7 Best Practices to Manage Globally Distributed Teams

Karthik Sridharan
Karthik Sridharan
Co-founder, Flexiple. A tech enthusiast who believes in the importance of execution over strategy

In a competitive talent acquisition market, a globally distributed team offers companies the benefits of working with the best individuals across the world. With the talent market also demanding flexibility, it is but a matter of time when a globally distributed team becomes a necessity and not just an option.

However, you would have heard of companies complaining that a distributed team is fraught with failures. These statements are not reflective about the concept, instead being indicative of the lack of proper processes and inadequate preparation for the same. Hence, let’s call it out upfront that while the benefits of a distributed team are aplenty, firms need to be sufficiently prepared to leverage them.

To aid with the preparation process, below is a list of best practices that you should undertake if you are considering setting up a remote team:

Table of Contents

  • Formalize the transition
  • Enforce communication guidelines
  • Maintain detailed documentation
  • Build high engagement
  • Garner regular feedback
  • Use the right tools
  • Organize off-sites

1. Formalize it

To begin the transition process, you need to announce the transformation of the company to a “Distributed team company”. It is important that in the eyes of all stakeholders (internal and external), this change is apparent and that it comes from the top management.

Often this change is associated with a lot of confusion. Therefore, the communication needs to be formalized and should cover the basics of how the company plans to execute the transition. 

Few questions to immediately address are: 

  • Are there going to be specific office locations across the world?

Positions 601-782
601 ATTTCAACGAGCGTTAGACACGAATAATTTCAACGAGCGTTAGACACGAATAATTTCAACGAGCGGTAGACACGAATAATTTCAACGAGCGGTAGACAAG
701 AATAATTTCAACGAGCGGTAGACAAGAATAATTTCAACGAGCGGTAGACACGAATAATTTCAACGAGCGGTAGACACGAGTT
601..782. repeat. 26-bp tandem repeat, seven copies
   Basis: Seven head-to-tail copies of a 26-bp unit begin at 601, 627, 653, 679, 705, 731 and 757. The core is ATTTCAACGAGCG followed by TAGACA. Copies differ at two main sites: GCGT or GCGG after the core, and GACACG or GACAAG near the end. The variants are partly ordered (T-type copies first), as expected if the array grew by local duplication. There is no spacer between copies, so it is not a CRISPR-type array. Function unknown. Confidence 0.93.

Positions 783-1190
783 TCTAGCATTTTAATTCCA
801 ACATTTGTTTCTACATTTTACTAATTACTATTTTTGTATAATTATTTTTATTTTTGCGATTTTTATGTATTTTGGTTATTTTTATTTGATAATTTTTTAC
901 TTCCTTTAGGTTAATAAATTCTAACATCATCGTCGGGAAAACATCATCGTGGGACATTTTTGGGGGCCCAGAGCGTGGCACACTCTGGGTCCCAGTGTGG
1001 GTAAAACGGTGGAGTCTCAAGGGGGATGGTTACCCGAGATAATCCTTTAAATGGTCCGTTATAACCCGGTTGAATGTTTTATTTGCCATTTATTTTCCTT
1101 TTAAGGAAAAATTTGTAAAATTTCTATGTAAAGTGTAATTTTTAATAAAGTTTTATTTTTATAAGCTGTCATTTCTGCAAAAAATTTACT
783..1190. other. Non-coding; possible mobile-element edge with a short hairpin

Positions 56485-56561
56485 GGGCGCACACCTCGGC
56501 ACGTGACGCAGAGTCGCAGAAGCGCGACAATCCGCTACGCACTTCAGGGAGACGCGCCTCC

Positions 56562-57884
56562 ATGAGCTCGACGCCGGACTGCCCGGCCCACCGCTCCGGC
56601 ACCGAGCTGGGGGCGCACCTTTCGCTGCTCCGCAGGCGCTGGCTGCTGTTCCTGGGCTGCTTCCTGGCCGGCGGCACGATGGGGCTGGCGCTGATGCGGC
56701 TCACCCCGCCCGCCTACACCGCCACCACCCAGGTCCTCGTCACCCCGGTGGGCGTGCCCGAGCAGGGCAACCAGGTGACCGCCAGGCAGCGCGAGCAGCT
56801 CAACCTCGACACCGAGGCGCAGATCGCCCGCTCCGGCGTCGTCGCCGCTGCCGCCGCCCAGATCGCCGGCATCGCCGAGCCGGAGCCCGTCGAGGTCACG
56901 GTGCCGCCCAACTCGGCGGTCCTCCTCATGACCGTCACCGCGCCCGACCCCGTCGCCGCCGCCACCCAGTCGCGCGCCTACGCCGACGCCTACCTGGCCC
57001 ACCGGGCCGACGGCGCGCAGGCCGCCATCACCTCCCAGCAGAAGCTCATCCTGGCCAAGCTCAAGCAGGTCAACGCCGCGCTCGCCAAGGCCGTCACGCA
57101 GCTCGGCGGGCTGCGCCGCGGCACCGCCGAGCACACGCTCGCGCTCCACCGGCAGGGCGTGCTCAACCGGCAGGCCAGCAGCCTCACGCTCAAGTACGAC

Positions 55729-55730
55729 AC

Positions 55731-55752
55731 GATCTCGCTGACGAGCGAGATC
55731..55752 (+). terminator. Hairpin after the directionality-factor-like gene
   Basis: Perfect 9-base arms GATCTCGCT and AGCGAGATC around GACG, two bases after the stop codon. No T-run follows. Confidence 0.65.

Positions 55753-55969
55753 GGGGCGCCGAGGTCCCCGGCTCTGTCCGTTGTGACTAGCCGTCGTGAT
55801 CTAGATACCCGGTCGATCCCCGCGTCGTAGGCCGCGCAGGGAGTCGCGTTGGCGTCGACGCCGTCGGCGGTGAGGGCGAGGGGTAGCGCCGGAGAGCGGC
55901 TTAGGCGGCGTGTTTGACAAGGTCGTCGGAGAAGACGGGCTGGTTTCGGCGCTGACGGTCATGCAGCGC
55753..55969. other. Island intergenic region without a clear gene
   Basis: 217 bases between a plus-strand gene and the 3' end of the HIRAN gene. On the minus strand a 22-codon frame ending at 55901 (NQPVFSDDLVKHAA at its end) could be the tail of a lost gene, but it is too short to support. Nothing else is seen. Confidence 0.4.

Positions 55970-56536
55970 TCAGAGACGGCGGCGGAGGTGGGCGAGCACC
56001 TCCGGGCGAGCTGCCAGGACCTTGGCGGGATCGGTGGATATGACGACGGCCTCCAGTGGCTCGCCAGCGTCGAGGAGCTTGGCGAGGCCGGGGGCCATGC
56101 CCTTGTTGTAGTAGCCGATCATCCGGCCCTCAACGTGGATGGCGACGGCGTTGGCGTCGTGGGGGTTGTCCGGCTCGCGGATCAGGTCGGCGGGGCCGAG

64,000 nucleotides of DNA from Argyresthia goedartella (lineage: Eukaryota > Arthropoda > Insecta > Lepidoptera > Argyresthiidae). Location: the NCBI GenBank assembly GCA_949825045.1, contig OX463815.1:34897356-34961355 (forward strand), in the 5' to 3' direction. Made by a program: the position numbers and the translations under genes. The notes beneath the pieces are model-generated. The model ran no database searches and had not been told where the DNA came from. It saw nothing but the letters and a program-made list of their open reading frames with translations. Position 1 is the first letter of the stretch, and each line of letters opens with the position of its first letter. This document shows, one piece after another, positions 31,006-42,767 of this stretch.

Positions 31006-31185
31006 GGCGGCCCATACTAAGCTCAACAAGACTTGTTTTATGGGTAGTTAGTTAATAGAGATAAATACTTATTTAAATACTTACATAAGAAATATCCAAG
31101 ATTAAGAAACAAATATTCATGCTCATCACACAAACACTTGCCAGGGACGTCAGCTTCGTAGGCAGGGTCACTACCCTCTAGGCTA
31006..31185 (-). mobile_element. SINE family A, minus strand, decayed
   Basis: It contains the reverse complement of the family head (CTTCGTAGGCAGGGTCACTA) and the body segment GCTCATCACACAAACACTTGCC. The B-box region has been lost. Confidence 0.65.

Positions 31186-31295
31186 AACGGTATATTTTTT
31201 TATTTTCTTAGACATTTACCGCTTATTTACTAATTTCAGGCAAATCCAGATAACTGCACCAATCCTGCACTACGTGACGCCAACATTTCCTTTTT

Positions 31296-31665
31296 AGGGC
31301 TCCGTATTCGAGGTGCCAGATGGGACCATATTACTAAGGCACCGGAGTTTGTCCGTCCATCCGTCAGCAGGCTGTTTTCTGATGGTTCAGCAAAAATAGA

• Are all roles available for remote working?
  • Would there be fixed work timings?
  • How is the team going to maintain an inclusive culture?
  • What are the communication channels to be used?

2. Enforce communication guidelines

An aspect that immediately gets impacted in a remote situation is internal communication. Since interactions would be digital and not in-person, placing the right structures becomes paramount.

Firstly, the tools for the various channels of communication - chats, mails and video calls - should be chosen and shared. Further, guidelines need to be placed around the correct mode of communication for each situation. 

For e.g. Chats or calls for time-sensitive actions, mails for long pieces of communication involving multiple parties, and so on. If possible an even more detailed procedure list would ensure conversations are perfectly organized.

Additionally, other best practices include:

  • Having frequent standups to ascertain progress and identifying challenges
  • Holding regular video calls within teams, including team-building sessions, helping everyone to put a face to the people they interact with on a daily basis
  • Organizing town halls to reinforce company values, recognize individual achievements and define the company’s future goals

3. Maintain detailed documentation

The more, the better - meeting notes, spec docs, project briefs, ideation, policies, etc. should all be documented extensively. Keeping detailed notes removes any scope of misalignment and allows you to immediately address miscommunication.

Further, while working, you may have doubts around the points that were discussed and agreed upon. On such occasions, you can simply refer to your notes. Otherwise, as employees generally work across different time zones in a distributed team, it wouldn’t be possible to contact someone suddenly at crunch times.

4. Build high engagement 

Working from remote locations can be liberating in being able to design your own work style. However, it is also natural to feel alone and disconnected from the rest of the team. Hence, it is critical for companies to ensure high levels of motivation and create a sense of belonging to the organization amongst employees.